Washington State: *Final* Avg. Unsubsidized 2024 #ACA Rate Change: +8.9%
Fourteen health insurers have been approved to sell in Washington's 2024 individual health insurance market. Insurers requested an average increase of 9.11% but 8.94% was approved. How much premium someone pays will depend on the plan they select, the number of people covered, their age, whether or not they smoke and where they live.
"I'm relieved to see that our competitive health insurance market is continuing and that people in every county will have choices," said Insurance Commissioner Mike Kreidler. "But I'm deeply concerned at what these increases mean for individuals and their families. We need to do the hard work of getting at the underlying costs of health care. We know that several factors drive health care cost increases, including getting the timely care we need and the prices hospitals and health care providers are paid to deliver that care. The Legislature considered several bills earlier this year that would strengthen competition in the health care industry and target increasing health care costs. To help move those bills, we’ll be delivering a report in December that will highlight what the business of health care looks like in Washington state and offer additional policy options.”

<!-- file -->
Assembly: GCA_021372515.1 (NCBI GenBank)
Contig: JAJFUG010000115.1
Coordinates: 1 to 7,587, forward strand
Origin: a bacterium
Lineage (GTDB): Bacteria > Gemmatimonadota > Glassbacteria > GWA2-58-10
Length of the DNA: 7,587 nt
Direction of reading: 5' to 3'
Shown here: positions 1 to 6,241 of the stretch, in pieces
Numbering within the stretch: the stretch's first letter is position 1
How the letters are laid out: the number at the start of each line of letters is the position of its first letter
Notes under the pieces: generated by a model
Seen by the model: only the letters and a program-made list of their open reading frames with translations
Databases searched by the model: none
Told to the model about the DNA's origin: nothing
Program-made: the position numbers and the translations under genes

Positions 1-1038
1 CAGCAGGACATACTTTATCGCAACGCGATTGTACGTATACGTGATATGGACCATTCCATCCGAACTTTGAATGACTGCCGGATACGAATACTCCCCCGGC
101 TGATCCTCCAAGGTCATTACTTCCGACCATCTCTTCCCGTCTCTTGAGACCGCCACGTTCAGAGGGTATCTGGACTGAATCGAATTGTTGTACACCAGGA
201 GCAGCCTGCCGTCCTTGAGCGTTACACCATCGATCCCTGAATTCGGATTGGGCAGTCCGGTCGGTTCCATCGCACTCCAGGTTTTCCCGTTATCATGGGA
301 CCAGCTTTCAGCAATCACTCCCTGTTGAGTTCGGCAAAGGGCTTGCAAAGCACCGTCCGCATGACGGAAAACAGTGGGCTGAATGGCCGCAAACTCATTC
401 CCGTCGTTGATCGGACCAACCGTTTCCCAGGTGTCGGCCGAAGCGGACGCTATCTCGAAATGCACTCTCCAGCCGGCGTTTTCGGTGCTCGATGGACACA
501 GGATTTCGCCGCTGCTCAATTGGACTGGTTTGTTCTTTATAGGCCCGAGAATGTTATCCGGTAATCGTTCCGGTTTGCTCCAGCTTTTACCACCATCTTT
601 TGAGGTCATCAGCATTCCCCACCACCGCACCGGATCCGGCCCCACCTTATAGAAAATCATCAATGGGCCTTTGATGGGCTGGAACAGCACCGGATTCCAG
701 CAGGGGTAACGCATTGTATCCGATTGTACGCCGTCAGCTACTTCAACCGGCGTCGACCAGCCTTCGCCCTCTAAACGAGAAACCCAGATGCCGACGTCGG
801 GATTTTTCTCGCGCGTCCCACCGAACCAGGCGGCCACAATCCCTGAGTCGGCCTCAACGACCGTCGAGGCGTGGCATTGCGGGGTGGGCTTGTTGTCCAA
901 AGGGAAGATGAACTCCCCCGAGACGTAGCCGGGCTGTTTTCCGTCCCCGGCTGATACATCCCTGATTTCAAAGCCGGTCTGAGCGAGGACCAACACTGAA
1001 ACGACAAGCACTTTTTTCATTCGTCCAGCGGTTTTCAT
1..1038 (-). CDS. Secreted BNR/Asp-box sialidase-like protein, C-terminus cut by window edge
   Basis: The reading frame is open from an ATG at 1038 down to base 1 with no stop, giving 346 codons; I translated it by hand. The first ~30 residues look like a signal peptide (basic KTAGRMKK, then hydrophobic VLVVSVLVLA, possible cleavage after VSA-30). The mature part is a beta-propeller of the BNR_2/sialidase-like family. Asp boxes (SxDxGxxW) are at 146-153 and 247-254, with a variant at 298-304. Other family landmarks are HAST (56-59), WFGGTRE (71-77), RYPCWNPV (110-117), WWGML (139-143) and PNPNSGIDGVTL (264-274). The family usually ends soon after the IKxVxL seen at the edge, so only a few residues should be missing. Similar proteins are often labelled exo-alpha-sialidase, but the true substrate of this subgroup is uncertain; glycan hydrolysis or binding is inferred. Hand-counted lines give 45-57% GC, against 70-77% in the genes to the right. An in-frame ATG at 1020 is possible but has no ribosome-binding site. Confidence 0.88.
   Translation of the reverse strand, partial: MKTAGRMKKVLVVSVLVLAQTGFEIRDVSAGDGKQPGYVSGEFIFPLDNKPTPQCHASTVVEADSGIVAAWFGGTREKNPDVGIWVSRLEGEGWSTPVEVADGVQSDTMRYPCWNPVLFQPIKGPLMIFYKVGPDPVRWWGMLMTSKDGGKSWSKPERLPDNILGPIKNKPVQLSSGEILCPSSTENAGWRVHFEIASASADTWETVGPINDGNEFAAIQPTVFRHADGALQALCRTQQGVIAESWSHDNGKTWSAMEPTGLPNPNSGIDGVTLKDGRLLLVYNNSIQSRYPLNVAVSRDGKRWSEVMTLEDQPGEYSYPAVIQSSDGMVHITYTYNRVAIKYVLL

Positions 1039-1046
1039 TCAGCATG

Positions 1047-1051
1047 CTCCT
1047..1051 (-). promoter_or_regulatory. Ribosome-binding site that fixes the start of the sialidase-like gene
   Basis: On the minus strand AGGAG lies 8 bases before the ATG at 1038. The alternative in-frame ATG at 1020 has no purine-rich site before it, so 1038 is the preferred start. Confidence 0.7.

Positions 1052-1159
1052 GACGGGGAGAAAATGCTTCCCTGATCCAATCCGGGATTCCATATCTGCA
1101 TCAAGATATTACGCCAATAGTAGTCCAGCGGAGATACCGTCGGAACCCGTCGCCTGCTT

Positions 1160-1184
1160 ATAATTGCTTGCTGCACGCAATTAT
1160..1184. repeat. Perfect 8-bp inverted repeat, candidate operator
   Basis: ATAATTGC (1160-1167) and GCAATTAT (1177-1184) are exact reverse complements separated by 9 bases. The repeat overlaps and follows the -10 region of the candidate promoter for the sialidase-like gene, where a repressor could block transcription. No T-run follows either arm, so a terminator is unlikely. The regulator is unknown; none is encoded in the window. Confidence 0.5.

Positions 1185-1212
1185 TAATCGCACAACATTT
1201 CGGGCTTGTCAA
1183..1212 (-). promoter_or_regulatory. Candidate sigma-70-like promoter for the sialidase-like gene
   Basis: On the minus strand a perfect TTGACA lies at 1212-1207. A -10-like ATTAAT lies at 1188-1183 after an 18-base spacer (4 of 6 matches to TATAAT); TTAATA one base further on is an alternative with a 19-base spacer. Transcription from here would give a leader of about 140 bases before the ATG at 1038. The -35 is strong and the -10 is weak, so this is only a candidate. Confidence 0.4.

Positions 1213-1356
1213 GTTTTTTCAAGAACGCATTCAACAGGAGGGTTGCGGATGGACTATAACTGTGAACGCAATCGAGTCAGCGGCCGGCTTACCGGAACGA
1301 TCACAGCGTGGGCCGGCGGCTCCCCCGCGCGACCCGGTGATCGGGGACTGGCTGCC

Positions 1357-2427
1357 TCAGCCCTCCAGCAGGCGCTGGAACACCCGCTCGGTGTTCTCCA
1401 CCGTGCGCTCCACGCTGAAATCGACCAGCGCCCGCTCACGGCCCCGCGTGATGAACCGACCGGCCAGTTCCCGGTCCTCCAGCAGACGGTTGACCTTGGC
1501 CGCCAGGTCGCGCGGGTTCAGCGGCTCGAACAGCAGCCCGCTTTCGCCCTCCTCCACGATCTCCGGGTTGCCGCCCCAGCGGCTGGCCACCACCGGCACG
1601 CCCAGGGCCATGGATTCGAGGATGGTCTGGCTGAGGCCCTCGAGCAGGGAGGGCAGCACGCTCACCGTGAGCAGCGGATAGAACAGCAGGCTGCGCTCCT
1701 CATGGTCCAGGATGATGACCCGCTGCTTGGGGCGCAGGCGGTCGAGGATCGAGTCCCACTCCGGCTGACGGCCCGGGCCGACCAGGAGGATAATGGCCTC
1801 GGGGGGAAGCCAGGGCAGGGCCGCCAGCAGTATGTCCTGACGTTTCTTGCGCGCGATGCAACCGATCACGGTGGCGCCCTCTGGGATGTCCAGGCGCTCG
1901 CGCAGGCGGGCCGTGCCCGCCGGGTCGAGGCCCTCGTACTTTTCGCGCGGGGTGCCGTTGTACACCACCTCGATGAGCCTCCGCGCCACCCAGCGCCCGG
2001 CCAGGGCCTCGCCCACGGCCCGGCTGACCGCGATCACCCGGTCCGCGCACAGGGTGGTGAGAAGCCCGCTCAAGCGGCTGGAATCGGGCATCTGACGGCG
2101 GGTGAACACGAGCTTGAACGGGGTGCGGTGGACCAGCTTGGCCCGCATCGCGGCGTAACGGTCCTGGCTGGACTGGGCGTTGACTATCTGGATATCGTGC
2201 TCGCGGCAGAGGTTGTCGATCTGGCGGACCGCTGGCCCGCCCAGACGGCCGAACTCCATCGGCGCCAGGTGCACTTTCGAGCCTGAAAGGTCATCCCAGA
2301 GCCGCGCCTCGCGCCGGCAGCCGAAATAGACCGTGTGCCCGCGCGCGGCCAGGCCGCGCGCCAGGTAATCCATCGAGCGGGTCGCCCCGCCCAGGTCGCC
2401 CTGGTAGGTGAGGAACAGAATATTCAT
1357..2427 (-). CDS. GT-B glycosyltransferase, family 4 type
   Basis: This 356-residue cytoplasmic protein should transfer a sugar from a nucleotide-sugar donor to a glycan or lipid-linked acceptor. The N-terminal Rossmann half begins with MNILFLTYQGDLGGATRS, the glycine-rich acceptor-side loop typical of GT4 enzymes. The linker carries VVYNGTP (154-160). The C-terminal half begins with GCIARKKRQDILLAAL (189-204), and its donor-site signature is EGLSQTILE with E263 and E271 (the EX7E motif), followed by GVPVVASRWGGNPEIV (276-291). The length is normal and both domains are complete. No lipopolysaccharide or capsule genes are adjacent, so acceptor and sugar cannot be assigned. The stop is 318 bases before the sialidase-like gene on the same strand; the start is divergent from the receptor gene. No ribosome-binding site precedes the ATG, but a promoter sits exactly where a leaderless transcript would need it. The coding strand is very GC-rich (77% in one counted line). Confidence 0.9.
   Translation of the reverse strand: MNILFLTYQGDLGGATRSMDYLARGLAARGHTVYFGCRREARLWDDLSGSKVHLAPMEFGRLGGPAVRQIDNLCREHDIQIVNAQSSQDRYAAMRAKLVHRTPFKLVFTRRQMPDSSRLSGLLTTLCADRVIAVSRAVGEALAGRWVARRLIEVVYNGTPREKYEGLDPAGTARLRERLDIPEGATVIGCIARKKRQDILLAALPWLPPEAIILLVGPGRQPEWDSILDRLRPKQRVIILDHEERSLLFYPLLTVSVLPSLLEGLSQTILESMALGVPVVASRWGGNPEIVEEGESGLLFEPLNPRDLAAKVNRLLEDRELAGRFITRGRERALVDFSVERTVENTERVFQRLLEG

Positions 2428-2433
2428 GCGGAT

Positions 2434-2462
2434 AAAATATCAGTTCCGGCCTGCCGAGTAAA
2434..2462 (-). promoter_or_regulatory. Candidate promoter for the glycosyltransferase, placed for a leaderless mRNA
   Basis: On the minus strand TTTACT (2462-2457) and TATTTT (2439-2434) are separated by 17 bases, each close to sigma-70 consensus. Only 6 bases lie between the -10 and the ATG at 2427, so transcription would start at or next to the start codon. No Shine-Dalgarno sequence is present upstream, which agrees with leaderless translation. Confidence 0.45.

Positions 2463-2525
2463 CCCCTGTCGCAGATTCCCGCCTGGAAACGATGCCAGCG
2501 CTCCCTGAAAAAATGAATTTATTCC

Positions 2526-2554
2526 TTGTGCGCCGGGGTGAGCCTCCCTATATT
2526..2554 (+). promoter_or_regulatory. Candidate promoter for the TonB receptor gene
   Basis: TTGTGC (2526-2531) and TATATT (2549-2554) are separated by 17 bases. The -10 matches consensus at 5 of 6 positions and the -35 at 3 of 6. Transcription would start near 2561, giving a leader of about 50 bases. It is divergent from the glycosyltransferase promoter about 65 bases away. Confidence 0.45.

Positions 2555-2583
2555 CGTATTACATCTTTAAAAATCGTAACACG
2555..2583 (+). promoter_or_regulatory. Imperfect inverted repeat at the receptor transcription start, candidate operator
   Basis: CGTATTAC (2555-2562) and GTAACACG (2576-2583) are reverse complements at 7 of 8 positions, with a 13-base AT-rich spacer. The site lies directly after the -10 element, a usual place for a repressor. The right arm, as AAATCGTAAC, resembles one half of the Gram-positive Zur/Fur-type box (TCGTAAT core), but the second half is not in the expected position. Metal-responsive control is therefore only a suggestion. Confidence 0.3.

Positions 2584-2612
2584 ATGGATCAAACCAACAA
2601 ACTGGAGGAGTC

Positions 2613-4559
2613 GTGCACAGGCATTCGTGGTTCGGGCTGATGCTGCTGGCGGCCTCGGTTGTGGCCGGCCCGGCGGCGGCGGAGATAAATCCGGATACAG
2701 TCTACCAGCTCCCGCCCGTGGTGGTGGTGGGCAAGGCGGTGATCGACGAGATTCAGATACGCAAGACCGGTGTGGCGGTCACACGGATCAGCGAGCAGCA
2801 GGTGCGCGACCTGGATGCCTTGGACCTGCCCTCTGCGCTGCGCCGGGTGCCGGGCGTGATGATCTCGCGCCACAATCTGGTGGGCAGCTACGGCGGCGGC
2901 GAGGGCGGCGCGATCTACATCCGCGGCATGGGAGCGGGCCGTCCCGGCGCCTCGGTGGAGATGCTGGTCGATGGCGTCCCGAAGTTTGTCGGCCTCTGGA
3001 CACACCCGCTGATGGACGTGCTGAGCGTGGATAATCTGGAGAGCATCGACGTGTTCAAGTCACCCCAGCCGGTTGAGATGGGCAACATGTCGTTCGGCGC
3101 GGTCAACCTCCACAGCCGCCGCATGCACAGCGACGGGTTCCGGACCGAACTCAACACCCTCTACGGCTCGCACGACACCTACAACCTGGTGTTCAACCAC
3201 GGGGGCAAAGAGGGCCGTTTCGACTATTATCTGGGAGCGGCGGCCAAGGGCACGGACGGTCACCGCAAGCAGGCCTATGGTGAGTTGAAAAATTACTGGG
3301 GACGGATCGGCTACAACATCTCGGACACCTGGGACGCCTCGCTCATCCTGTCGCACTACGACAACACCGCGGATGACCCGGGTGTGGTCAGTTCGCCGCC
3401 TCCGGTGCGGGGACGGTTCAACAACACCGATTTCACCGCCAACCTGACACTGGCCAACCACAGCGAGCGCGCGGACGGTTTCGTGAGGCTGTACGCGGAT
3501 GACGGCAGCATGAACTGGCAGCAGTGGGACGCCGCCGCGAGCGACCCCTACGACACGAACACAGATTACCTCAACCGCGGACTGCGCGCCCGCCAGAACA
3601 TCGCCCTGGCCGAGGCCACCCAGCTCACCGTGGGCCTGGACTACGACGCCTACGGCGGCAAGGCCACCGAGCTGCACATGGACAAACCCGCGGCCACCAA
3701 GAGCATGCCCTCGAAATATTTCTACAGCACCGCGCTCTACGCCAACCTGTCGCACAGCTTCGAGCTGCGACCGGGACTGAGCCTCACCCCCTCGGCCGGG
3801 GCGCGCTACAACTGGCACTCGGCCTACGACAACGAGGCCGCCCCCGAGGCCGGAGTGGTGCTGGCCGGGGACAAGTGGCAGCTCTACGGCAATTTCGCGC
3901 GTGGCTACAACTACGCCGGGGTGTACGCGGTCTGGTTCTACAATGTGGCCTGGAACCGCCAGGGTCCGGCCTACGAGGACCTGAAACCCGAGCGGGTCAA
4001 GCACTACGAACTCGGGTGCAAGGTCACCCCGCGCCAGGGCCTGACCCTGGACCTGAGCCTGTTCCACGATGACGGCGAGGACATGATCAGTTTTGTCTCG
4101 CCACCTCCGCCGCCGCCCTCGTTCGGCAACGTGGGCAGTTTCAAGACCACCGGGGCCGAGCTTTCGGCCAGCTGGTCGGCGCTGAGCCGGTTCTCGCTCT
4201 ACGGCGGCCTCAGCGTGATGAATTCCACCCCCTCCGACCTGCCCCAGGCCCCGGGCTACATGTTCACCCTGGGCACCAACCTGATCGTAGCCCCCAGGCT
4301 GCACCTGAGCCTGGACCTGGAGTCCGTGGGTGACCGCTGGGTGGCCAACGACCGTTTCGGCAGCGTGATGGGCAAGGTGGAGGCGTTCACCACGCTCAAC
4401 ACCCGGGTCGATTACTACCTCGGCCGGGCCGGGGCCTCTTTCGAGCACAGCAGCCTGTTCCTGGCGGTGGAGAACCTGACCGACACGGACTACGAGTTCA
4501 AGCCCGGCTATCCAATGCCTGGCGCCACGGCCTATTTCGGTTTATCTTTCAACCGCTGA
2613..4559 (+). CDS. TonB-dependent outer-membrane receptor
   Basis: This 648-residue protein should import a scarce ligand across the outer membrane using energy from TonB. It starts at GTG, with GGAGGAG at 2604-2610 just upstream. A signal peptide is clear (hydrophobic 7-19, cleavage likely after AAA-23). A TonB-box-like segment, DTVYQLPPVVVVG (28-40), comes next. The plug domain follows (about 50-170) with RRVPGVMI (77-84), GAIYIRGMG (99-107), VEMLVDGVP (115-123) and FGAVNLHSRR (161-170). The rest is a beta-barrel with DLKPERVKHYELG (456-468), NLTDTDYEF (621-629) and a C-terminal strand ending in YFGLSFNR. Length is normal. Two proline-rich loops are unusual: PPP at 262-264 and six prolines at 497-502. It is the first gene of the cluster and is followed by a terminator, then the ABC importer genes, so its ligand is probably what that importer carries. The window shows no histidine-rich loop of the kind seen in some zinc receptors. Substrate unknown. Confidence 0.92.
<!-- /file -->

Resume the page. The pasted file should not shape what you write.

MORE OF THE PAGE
As of July 2023, an estimated 220,059 were enrolled in the individual health insurance market. Approximately 192,085 people bought their coverage through the Exchange and more than 75% of them received some financial help to pay their monthly premium. The individual market is designed for people who do not get employer-sponsored health insurance.
Total enrollment according to the table breaking out all the carriers is higher at over 244,000, but that's due to roughly a ~10% net attrition rate from last spring (when the initial filings were submitted) and July.
Premium changes are driven by increased utilization, including pent-up demand for elective surgeries, prescription drug costs and changes to what payments the insurers either owed or received under the Affordable Care Act's risk adjustment program. This program stabilizes the market by spreading the financial risk across all insurers. It requires federally collected funds be redistributed from plans with lower-risk enrollees to plans with higher-risk enrollees.
Kreidler's office reviews the proposed rates for each plan to see if they're justified in relation to the benefits they're providing. If the proposed rate changes can be actuarially justified, his office is required by law to approve them.
The press release doesn't include the approved rate changes for Washington's small group market, as those haven't been finalized yet.
As for the individual market, there were actually some fairly significant changes (both decreases and increases) to several of the preliminary filings, but they mostly cancelled each other out, so the overall reduction is pretty nominal: